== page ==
Connecting the dots between research and practice –What do we know and why does it matter?
Chip Donohue, PhD
You’ve had a chance to meet Lisa Guernsey, Michael Levine and Hedda Sharapan on previous webinars. (Visit the Continuing Education Page to view the archived webinars). In this upcoming webinar the focus shifts to what we know and what we need to be able to do to connect the dots between research, child development and appropriate practices with technology and digital media. Our guests will be Alexis Lauricella, Associate Director of the Center for Media and Human Development at Northwestern University and Michael Robb, Director of Digital Learning and Research at the Fred Rogers Center, co-authors of the chapter, “Connecting Child Development and Technology: What We Know and What It Means.”
They wrote this, With decades of research and scientific understanding of child development and more than 40 years of science and study of children’s television use, a research literature has been established around the intersections of child development and traditional media technology. However, with the introduction of new technologies devices and applications, questions about developmentally appropriate usage of technology arise frequently, especially when it comes to use with younger children…more research needs to be done on the impact of technology, especially newer technologies, on children’s learning and development, but there are ways in which educators can utilize what is known about more traditional media platforms to make smart media choices regarding new media devices. From Chapter 6, Michael B. Robb & Alexis Lauricella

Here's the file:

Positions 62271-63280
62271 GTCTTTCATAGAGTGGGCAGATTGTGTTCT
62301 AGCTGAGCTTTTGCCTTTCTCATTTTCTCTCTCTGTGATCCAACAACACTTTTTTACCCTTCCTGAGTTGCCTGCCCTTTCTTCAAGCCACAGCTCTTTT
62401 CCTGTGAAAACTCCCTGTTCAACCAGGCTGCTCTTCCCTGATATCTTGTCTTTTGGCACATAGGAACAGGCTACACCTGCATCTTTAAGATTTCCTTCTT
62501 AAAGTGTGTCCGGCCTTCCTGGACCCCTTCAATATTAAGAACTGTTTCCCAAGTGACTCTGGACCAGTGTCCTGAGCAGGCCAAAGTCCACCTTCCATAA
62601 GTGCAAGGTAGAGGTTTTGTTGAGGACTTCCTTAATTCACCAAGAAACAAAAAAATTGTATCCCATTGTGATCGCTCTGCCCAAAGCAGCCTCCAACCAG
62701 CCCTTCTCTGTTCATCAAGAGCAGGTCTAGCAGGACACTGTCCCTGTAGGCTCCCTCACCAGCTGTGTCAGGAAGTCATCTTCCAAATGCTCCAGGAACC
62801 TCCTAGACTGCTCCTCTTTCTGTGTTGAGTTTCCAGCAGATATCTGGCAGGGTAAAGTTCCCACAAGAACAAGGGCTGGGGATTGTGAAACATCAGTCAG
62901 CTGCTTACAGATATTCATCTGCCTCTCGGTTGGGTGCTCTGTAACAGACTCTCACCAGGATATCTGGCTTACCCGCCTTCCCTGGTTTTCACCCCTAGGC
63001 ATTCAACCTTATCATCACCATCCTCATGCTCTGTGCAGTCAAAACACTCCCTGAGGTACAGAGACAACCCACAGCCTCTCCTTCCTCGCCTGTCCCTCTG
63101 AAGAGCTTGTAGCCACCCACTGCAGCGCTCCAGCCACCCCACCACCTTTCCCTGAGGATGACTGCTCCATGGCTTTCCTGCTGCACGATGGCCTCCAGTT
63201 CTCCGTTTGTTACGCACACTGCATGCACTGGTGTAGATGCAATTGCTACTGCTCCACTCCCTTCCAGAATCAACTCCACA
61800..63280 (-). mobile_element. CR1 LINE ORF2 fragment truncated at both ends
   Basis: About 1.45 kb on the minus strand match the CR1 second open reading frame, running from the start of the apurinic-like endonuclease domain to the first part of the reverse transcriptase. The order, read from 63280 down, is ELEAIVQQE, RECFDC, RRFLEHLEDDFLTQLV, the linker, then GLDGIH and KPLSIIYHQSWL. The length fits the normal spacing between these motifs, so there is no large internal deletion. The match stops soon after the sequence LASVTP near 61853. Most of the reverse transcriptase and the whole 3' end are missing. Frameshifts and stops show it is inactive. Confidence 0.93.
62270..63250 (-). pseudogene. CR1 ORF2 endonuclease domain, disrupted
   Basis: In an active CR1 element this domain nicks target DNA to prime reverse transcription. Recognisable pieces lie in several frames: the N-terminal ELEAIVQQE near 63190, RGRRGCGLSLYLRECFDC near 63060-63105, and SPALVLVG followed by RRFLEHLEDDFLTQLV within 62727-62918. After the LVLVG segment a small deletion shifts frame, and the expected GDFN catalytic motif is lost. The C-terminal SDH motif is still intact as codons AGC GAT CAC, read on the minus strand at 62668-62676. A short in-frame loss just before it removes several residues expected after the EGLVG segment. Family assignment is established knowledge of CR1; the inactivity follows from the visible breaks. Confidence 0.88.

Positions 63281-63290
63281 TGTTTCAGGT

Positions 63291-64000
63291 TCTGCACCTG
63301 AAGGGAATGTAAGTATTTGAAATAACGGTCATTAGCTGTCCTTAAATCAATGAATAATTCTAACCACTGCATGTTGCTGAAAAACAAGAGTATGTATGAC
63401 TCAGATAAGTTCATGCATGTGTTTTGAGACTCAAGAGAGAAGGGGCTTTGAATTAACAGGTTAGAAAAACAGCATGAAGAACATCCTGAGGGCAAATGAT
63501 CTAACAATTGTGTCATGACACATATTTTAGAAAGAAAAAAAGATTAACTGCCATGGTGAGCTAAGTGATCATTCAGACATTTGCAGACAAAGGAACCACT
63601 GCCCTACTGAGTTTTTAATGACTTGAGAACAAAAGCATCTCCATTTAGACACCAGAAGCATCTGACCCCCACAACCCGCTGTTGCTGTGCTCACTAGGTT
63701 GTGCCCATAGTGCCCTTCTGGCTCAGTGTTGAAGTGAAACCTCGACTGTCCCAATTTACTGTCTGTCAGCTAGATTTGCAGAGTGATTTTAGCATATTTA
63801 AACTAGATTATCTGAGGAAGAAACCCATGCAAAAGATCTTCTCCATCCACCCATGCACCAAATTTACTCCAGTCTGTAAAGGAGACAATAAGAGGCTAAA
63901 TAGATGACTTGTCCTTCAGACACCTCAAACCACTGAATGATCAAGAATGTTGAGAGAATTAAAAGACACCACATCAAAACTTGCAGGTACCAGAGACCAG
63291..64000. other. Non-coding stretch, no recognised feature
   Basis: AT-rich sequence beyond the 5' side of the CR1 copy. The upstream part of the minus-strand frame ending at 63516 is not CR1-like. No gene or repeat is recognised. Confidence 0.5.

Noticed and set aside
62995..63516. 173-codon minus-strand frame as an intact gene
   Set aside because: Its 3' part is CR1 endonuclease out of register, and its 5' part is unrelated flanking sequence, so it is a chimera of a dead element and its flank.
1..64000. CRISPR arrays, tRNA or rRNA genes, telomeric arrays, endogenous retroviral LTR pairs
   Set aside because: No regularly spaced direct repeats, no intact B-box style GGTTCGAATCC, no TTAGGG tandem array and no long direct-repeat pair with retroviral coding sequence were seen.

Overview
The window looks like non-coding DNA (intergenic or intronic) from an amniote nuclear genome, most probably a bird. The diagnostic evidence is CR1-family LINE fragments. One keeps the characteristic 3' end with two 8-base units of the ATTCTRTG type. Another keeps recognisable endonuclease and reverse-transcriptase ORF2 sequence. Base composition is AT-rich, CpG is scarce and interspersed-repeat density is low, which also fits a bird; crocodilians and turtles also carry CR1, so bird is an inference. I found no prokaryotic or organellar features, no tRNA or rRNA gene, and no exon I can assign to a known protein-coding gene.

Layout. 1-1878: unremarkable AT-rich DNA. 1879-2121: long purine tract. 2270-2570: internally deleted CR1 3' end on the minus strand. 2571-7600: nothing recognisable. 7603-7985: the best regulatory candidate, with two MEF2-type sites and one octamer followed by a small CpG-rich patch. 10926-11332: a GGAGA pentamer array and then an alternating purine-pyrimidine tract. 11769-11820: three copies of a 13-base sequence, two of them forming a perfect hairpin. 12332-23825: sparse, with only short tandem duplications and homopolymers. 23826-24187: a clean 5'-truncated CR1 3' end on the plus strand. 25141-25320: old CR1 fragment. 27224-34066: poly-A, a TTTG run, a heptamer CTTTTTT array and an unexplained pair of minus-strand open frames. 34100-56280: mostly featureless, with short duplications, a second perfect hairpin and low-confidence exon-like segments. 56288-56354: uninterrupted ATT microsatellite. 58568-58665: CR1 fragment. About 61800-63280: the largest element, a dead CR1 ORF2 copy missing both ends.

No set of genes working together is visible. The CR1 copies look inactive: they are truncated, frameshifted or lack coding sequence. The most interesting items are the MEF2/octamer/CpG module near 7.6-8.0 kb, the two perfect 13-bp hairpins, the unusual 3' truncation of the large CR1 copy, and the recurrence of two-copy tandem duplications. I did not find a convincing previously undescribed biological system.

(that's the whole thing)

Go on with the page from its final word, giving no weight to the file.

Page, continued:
Their comments are well aligned with these passages from the Joint Position Statement:
Join us for this interactive conversation to learn more about research, child development, early learning and children’s media, and to ask Mike and Alexis your questions about translating research into evidence-based practices for appropriate and intentional technology integration in early childhood programs. If you want to do a little homework before the webinar on September 16th, you can read their author profiles on the TEC Center website and click through the links to their websites, recent publications and presentations and current projects.